Goulash – the original Wiener Saftgulasch
The soulfood classic of the alpine region
One of our Sunday food favourites, especially on cold and rainy days, is the classic Gulasch. Originally not an alpine dish, this cozy autumn and winter dish is nowadays a popular dish in the alpine region, especially in Austria and nearby regions. There is a broad variety of different variants. Today we are preparing the Wiener Saftgulash that only has a few ingredients and is simple but slow to prepare as it takes around 6 hours to get ready. However, the long wait is well rewarded with this tasty classic!
Good things take time
Without going too detailed into the history of the Wiener Saftgulasch, we want to present the original Goulash version, the Paprika Gulasch. It has its origins in Hungaria and was adopted by the Austrian K&K Monarchy as nowadays one of Austrias national dishes. Originally, the Paprika was used instead of the more expensive pepper to give some spice to the dish. But it also gave it its unique flavour and vegetable base, which is now the well know and wide spread original variant. Over the centuries, different regions added other flavours to the Goulash, including mushrooms, other vegetable vegetarian variants, creamy goulash pots and very spicy versions. But all have one in common, the very long cooking time to make the meat soft and juicy.
Recipe for 4 persons
- 600 g Goulash beef meat mostly leg parts
- 450 g Onions
- 1 Clove of Garlic
- 4 spoons oil or clarified butter
- 1 spoon vinegar
- 2 spoons sweet paprika powder
- 2 spoons spicy paprika powder
- ½ a spoon of Caraway seed
- ½ a spoon of marjoram
- ½ liter beef broth
- 1 tea spoon food starch
- optionally 1-2 bay leaves
- The ingredient list is short and straight forward, but the joy of this dish lies in the quality of its ingredients. We prefer rather fatty meat parts, the ones that show a bit “marble”. The fat is melting in the long cooking process, separating the fibres of the meat and make it very soft and tender. We also use sweeter onion types to add a bit of fruit/vegetable sugar to the dish, which makes it very round and rich in flavour together with the vinegar.
- 1. Start by chopping the onions in small pieces and the meat in bite sized cube portions. Add oil or clarified butter to the pot and roast the onions on a very low temperature while stirring them constantly until they are glassy but not taking golden or brown colour. the longer you heat the onions this way, the softer they will get and build a juicy vegetable and spice component for the goulash sauce later.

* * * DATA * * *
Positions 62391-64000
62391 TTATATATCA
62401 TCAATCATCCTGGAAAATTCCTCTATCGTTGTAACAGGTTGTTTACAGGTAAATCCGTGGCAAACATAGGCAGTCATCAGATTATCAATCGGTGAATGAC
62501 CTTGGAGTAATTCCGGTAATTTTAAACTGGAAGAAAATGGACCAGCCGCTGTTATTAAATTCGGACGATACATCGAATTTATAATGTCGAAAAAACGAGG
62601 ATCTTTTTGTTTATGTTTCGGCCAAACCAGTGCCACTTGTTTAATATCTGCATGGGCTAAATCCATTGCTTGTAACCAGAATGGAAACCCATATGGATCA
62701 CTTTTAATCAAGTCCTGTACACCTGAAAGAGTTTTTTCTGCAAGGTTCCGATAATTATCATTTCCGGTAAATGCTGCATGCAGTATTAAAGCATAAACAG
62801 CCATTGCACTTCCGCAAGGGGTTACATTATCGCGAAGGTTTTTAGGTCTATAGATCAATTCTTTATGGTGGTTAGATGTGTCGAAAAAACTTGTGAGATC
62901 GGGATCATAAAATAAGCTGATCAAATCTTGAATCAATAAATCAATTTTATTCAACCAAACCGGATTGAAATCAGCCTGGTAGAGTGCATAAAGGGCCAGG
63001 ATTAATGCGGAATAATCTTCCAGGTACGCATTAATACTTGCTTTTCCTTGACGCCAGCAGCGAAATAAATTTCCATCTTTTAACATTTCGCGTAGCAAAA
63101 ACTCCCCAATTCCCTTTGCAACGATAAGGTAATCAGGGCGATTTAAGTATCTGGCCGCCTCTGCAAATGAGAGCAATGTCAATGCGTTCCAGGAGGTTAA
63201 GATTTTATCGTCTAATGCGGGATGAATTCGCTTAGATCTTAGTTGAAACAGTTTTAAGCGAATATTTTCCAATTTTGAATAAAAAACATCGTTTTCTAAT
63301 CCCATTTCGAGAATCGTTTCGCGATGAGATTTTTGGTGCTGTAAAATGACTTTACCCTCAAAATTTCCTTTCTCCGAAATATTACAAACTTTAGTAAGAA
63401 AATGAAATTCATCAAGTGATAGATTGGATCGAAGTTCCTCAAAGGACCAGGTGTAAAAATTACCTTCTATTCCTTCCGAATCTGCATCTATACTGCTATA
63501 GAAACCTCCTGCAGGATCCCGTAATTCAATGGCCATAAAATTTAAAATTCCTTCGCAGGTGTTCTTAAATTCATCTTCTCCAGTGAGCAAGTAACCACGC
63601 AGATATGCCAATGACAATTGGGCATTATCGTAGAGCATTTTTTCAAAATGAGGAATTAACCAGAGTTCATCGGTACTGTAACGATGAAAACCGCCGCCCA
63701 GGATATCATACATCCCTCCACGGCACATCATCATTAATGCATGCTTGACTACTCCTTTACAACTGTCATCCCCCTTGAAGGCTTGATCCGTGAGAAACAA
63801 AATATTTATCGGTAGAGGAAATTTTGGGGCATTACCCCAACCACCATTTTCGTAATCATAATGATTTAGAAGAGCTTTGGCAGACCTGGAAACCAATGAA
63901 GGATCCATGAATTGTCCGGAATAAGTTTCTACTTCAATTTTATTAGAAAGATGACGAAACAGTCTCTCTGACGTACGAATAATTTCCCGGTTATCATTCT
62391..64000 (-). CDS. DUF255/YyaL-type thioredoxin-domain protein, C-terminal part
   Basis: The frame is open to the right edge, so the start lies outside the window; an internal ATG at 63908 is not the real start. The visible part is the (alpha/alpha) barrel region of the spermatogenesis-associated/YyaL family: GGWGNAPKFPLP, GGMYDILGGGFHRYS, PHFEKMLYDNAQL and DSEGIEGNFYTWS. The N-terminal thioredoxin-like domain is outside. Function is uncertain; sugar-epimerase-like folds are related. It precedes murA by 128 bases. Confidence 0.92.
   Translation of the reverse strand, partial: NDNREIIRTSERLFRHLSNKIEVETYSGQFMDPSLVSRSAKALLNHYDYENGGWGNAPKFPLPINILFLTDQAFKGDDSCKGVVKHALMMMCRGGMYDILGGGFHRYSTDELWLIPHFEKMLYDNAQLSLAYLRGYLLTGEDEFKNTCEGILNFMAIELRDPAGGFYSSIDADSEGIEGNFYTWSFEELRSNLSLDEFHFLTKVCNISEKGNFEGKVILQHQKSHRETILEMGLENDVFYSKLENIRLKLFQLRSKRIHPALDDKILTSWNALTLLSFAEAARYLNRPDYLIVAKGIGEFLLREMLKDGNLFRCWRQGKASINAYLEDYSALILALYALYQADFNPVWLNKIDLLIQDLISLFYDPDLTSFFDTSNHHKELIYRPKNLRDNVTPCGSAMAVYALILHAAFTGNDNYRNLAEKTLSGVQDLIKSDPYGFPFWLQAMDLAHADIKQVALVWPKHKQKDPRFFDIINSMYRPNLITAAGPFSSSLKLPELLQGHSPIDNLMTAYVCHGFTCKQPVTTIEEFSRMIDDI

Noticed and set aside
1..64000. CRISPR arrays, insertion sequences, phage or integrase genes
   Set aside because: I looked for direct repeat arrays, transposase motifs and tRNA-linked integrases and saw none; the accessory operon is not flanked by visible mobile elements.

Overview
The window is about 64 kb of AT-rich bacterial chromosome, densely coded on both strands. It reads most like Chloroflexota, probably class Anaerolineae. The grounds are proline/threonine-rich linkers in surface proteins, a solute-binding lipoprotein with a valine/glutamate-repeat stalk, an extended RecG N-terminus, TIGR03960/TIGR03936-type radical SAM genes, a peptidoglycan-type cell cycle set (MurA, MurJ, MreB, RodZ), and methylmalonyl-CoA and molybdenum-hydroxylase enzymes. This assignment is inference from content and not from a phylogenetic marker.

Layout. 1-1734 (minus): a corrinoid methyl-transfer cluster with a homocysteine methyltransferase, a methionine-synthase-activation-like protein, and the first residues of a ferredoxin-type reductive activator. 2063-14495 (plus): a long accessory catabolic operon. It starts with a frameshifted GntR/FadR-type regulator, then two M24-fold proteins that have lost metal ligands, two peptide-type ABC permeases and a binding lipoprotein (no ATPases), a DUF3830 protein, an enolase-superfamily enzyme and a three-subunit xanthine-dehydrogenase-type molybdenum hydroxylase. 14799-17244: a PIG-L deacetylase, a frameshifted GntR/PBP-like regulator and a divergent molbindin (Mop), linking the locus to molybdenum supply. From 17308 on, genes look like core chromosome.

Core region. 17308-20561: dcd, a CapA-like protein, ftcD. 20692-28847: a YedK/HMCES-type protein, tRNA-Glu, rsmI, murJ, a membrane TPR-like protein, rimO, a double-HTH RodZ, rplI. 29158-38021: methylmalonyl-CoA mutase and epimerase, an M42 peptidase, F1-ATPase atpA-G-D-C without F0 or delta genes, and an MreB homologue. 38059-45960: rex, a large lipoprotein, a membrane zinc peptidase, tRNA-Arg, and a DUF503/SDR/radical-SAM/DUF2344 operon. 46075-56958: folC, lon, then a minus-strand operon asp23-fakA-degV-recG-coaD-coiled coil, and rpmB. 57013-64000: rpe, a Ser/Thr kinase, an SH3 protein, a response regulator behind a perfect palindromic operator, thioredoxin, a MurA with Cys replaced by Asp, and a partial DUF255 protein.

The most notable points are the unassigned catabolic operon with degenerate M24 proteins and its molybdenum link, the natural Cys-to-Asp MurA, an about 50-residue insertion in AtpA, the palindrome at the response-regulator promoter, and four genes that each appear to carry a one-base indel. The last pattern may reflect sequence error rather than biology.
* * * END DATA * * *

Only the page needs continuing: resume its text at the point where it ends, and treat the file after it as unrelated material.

- 2. Then place the meat cubes on top of the onions and do not roast them at all! This is the main difference of the Wiener Saftgulasch to many other goulash variants. The meat will still get very tender and juicy, it is basically just slowly cooked for the first part of the cooking process.
- 3. Now add the vinegar, the paprika powder and the herbs and fill the pot with broth until the meat is fully covered. If there is not enough broth to coever everything, simply use water.
- 4. The processing heat is now one of they keys for the softness of the meal. The lower you can adjust it, the better. The ideal temperature is between 70 and 80 degrees of Celsius and not boiling at all. If your oven is not giving you these low temperatures, you can also place the pot a bit on the side of the field to heat the goulash less.
- 5. Now just let it heat like this for a few hours. Just at the end of the cooking process, heat the pot to full temperature and boil the goulash for a few minutes. This should completely solve the onions into the sauce part and make it very creamy.
Tips and tricks for your Goulash
- Do not roast the meat at all. Most recipes here describe this process with roasting, but the original is a boiled dish.
- Do not roast the onions to golden or brown colour, it gives a different roasted taste then.
- Take your time and know your oven and its temperatures well. Cooking too early would make the meat chewy.
- Always check the amount of liquid in the goulash pot. If the meat is not covered for the low temperature process, it also could get chewy by losing moisture to the air.
- During the final high temperature boiling process, check the meats softness with a fork and cook until the meat gets soft.
- If your meat does not get soft after 2-3 hours (can happen if it is not the right part for goulash), simply cook it longer on high temperature, it will get softer.
As a side dish for the goulash, we recommend Semmelknödel (bread dumplings) which you can find in another recipe here in the blog. One of our favorites is the Spinatknödel (spinach dumpling) or the Kasknödel (cheese dumlping) actually, and we also got these recipes for you here in the blog. Another option is to cook it with more water or broth and eat it as a goulash soup with bread. Super tasty and heating on cold winter days!
Another goulasch that we love to prefer is the Steinpilz gulasch. We will get back to this in another post. Wishing you a tasty Wiener Saftgulasch dinner!